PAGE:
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Measuring and Analysing Educational Inequality: The Distribution of Grade Enrolment Rates in Latin America and Sub-Saharan Africa

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  • Frankema, Ewout
  • Bolt, Jutta

    (Groningen University)

Abstract

Cross-country research on educational inequality presents contrasting views on the extent of educational inequality in Latin America and Sub-Saharan Africa. The differences in opinion also concern the relation between educational inequality and income inequality. This paper argues that part of the reported results are influenced by the type of inequality indicator applied. Moreover, there may be a separate effect of educational attainment and educational distribution on income inequality, which cannot be discerned properly by conventional indicators (in particular the Gini-coefficient faces this problem). A new indicator of educational distribution, which we coined the grade enrolment ratio, focuses at the distribution of students among consecutive grades in schooling, apart from average years of schooling (attainment). We find that the grade enrolment ratio outperforms the other indicators in explaining cross-country variation in income inequality and accurately assesses Latin American and Sub-Saharan African educational inequality.

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Bibliographic Info

Paper provided by Groningen Growth and Development Centre, University of Groningen in its series GGDC Research Memorandum with number GD-86.

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Date of creation: 2006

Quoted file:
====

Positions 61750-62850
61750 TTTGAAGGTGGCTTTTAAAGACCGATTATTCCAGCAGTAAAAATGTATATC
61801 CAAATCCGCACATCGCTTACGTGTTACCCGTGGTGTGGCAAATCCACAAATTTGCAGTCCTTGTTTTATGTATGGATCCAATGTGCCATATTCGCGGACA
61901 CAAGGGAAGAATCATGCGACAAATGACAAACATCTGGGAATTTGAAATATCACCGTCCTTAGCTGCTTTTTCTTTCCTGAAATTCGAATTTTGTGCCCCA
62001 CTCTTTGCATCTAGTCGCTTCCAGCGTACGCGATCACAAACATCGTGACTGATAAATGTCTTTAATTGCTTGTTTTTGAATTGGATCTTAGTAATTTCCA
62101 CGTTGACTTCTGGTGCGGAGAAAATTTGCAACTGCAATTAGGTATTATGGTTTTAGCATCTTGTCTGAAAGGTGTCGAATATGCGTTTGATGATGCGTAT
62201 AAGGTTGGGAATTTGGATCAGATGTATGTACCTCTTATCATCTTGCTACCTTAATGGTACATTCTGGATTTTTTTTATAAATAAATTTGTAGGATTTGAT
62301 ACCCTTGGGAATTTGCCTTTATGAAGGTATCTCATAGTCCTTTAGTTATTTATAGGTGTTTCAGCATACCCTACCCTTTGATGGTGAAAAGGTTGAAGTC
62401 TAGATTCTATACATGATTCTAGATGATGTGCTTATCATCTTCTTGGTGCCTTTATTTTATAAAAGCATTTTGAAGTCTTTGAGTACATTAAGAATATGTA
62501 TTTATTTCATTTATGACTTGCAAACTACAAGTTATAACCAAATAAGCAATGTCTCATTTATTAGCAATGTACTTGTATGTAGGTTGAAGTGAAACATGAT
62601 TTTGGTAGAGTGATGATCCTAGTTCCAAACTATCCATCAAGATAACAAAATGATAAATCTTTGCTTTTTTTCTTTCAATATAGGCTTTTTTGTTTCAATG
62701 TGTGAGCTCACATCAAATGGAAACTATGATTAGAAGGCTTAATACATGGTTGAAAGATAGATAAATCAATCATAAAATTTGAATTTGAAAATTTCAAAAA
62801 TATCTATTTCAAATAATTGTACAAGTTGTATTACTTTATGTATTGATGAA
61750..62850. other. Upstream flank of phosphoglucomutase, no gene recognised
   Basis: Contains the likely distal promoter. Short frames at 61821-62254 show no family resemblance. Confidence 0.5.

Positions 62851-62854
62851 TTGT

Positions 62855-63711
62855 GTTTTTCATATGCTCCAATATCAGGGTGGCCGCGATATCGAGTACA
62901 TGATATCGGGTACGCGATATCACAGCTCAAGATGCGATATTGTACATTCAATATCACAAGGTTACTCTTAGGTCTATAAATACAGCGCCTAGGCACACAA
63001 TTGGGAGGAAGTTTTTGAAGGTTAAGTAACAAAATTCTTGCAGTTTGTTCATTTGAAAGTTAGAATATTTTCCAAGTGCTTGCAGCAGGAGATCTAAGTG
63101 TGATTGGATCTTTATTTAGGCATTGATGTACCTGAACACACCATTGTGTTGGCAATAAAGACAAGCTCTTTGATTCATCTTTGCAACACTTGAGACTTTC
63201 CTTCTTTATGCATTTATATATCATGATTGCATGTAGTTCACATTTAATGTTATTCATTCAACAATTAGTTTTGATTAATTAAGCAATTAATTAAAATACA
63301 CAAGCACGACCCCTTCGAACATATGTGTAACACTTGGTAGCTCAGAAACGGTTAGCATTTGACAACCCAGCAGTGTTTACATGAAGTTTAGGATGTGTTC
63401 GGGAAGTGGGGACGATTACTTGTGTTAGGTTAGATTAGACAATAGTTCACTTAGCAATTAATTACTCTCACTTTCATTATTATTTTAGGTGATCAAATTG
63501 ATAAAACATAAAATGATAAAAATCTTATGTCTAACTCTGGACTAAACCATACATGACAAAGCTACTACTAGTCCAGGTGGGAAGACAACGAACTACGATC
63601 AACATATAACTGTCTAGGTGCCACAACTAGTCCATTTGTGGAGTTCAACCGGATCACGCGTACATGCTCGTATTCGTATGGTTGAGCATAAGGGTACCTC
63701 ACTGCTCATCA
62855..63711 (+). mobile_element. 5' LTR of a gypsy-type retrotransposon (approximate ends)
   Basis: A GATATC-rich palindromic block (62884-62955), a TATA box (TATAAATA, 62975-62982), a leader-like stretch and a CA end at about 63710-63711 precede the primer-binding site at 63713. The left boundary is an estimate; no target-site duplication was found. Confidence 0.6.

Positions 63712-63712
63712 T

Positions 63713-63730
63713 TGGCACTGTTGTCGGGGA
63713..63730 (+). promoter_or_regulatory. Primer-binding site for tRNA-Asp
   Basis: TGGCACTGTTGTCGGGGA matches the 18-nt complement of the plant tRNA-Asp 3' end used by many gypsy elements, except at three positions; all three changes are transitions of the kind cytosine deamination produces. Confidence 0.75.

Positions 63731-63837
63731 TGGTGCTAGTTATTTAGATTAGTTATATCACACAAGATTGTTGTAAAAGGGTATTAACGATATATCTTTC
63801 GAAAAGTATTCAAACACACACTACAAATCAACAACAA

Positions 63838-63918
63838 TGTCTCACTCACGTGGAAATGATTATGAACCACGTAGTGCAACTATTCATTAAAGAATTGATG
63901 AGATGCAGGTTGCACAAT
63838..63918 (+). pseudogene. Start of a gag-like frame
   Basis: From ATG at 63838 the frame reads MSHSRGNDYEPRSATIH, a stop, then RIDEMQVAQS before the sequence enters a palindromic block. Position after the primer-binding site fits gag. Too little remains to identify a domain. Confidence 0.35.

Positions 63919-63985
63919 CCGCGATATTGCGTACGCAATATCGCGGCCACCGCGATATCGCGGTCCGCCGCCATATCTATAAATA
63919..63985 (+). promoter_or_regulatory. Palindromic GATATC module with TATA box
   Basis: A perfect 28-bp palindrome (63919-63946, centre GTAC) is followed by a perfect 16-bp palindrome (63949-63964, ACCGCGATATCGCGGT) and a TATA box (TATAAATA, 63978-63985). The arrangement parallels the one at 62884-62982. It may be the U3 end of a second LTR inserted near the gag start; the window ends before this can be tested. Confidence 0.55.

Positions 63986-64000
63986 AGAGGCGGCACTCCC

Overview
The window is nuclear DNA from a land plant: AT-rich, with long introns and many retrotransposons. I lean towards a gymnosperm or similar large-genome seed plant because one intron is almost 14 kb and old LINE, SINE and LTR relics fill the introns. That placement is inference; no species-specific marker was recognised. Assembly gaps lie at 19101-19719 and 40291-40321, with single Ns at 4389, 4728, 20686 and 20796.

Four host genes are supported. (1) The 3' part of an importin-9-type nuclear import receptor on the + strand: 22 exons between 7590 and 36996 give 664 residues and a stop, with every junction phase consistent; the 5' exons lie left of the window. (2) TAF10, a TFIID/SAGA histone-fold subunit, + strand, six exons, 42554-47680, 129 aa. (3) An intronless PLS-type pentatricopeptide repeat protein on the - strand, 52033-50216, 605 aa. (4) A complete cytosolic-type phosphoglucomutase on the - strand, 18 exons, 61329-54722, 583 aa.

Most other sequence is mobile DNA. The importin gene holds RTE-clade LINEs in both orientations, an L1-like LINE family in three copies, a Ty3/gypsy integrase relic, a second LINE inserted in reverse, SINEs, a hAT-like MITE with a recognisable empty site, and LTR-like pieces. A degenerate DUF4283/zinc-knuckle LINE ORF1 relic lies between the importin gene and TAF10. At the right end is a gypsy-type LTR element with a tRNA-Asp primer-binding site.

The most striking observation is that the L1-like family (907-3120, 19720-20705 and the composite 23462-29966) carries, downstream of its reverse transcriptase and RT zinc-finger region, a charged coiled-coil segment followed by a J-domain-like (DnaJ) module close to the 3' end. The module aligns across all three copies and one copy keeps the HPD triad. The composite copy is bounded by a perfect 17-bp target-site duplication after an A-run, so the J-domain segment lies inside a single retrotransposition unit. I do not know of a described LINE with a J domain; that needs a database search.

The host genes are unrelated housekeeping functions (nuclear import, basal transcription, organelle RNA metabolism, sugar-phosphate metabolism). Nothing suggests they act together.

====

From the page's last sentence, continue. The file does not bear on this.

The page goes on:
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Handle: RePEc:dgr:rugggd:gd-86

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  1. Barro, Robert J. & Lee, Jong-Wha, 1993. "International comparisons of educational attainment," Journal of Monetary Economics, Elsevier, vol. 32(3), pages 363-394, December.
  2. Bourguignon, F. & Verdier, T., 1997. "Oligarchy, Democracy, Inequality and Growth," DELTA Working Papers 97-10, DELTA (Ecole normale supérieure).
  3. Jo Blanden & Alissa Goodman & Paul Gregg & Stephen Machin, 2002. "Changes in Intergenerational Mobility in Britain," CEP Discussion Papers dp0517, Centre for Economic Performance, LSE.
  4. Angel de la Fuente & Rafael Doménech, 2006. "Human Capital in Growth Regressions: How Much Difference Does Data Quality Make?," Journal of the European Economic Association, MIT Press, vol. 4(1), pages 1-36, 03.
  5. Oded Galor & Omer Moav, 2004. "From Physical to Human Capital Accumulation: Inequality and the Process of Development," GE, Growth, Math methods 0410005, EconWPA.
  6. Galor, Oded & Zeira, Joseph, 1988. "Income Distribution and Macroeconomics," MPRA Paper 51644, University Library of Munich, Germany, revised 01 Sep 1989.
  7. David Fielding, 2001. "Why is Africa so poor? A structural model of economic development and income inequality," CSAE Working Paper Series 2001-05, Centre for the Study of African Economies, University of Oxford.
  8. Ram, Rati, 1990. "Educational Expansion and Schooling Inequality: International Evidence and Some Implications," The Review of Economics and Statistics, MIT Press, vol. 72(2), pages 266-74, May.
  9. Lopez, Ramon & Thomas, Vinod & Yan Wang, 1998. "Addressing the education puzzle : the distribution of education and economic reform," Policy Research Working Paper Series 2031, The World Bank.
  10. Sahn, David E. & Stifel, David C., 2004. "Urban-Rural Inequality in Living Standards in Africa," Working Paper Series UNU-WIDER Research Paper , World Institute for Development Economic Research (UNU-WIDER).
  11. Amparo Castello & Rafael Domenech, 2002. "Human Capital Inequality and Economic Growth: Some New Evidence," Economic Journal, Royal Economic Society, vol. 112(478), pages C187-C200, March.
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Cited by:
  1. Digdowiseiso, Kumba, 2010. "Measuring gini coefficient of education: the Indonesian cases," MPRA Paper 19865, University Library of Munich, Germany.
  2. Blanco, Luisa, 2010. "Life is Unfair in Latin America, But Does it Matter for Growth?," World Development, Elsevier, vol. 38(3), pages 393-404, March.

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